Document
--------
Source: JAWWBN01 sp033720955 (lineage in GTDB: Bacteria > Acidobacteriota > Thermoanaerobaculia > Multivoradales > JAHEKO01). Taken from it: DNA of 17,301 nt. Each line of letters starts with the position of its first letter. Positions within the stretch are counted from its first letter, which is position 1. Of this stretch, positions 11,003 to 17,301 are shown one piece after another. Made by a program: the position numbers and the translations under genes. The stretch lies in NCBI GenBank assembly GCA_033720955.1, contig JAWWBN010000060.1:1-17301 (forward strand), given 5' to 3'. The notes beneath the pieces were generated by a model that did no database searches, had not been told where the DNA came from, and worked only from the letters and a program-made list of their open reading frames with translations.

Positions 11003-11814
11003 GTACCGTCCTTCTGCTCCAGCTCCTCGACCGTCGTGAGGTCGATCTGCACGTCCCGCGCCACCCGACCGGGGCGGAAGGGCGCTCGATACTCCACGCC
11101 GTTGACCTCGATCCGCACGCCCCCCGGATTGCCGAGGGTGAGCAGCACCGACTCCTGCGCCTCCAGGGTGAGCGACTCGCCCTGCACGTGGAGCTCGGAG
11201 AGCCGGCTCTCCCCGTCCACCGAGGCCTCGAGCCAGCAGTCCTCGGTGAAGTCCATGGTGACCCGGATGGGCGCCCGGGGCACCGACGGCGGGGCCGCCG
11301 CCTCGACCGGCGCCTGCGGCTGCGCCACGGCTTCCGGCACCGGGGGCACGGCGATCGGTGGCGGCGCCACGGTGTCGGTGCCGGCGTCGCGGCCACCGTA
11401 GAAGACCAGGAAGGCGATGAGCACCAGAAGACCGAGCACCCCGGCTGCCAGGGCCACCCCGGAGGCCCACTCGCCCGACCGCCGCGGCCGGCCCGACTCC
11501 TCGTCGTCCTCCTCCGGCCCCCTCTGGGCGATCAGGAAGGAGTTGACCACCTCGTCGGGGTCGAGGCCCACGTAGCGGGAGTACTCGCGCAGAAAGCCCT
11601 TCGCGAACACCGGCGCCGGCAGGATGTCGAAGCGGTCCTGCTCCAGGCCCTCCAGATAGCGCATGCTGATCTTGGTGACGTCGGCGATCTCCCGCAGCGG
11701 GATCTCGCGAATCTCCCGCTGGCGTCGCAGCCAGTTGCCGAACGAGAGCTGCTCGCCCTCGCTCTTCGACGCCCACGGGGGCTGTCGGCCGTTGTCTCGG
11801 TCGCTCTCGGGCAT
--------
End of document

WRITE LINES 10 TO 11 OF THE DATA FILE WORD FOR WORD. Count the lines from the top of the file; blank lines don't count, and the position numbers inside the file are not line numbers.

11701 GATCTCGCGAATCTCCCGCTGGCGTCGCAGCCAGTTGCCGAACGAGAGCTGCTCGCCCTCGCTCTTCGACGCCCACGGGGGCTGTCGGCCGTTGTCTCGG
11801 TCGCTCTCGGGCAT